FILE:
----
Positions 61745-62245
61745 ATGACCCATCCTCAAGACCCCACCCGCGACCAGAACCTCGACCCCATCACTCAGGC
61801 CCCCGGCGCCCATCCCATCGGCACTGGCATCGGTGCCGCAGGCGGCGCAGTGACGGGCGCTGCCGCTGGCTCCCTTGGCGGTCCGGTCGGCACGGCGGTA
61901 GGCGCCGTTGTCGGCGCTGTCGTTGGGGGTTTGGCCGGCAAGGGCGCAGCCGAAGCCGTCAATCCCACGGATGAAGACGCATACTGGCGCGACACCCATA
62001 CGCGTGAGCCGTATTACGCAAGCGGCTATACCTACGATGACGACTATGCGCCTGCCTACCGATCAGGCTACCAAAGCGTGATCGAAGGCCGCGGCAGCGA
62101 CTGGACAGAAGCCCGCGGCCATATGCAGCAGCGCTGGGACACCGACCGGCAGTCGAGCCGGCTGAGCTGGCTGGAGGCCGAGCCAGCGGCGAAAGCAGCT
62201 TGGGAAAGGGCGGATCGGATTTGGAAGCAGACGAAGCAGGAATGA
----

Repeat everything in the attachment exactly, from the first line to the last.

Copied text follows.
Positions 61745-62245
61745 ATGACCCATCCTCAAGACCCCACCCGCGACCAGAACCTCGACCCCATCACTCAGGC
61801 CCCCGGCGCCCATCCCATCGGCACTGGCATCGGTGCCGCAGGCGGCGCAGTGACGGGCGCTGCCGCTGGCTCCCTTGGCGGTCCGGTCGGCACGGCGGTA
61901 GGCGCCGTTGTCGGCGCTGTCGTTGGGGGTTTGGCCGGCAAGGGCGCAGCCGAAGCCGTCAATCCCACGGATGAAGACGCATACTGGCGCGACACCCATA
62001 CGCGTGAGCCGTATTACGCAAGCGGCTATACCTACGATGACGACTATGCGCCTGCCTACCGATCAGGCTACCAAAGCGTGATCGAAGGCCGCGGCAGCGA
62101 CTGGACAGAAGCCCGCGGCCATATGCAGCAGCGCTGGGACACCGACCGGCAGTCGAGCCGGCTGAGCTGGCTGGAGGCCGAGCCAGCGGCGAAAGCAGCT
62201 TGGGAAAGGGCGGATCGGATTTGGAAGCAGACGAAGCAGGAATGA